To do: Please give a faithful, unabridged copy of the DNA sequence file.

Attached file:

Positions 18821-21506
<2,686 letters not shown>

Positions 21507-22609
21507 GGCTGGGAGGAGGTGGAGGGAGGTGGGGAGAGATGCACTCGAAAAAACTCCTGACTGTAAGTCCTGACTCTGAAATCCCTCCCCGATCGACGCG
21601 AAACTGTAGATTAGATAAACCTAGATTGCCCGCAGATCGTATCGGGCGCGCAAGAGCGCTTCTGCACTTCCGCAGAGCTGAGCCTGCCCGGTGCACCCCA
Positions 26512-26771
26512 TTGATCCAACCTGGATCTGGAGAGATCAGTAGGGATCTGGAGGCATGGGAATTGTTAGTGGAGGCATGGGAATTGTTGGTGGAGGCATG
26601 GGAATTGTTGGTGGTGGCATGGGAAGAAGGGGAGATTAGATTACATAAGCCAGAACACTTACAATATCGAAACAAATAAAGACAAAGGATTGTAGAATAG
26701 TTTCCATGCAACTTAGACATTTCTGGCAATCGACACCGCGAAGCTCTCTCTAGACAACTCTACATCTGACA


Positions 18821-21506
<2,686 letters not shown>

Positions 21507-22609
21507 GGCTGGGAGGAGGTGGAGGGAGGTGGGGAGAGATGCACTCGAAAAAACTCCTGACTGTAAGTCCTGACTCTGAAATCCCTCCCCGATCGACGCG
21601 AAACTGTAGATTAGATAAACCTAGATTGCCCGCAGATCGTATCGGGCGCGCAAGAGCGCTTCTGCACTTCCGCAGAGCTGAGCCTGCCCGGTGCACCCCA
Positions 26512-26771
26512 TTGATCCAACCTGGATCTGGAGAGATCAGTAGGGATCTGGAGGCATGGGAATTGTTAGTGGAGGCATGGGAATTGTTGGTGGAGGCATG
26601 GGAATTGTTGGTGGTGGCATGGGAAGAAGGGGAGATTAGATTACATAAGCCAGAACACTTACAATATCGAAACAAATAAAGACAAAGGATTGTAGAATAG
26701 TTTCCATGCAACTTAGACATTTCTGGCAATCGACACCGCGAAGCTCTCTCTAGACAACTCTACATCTGACA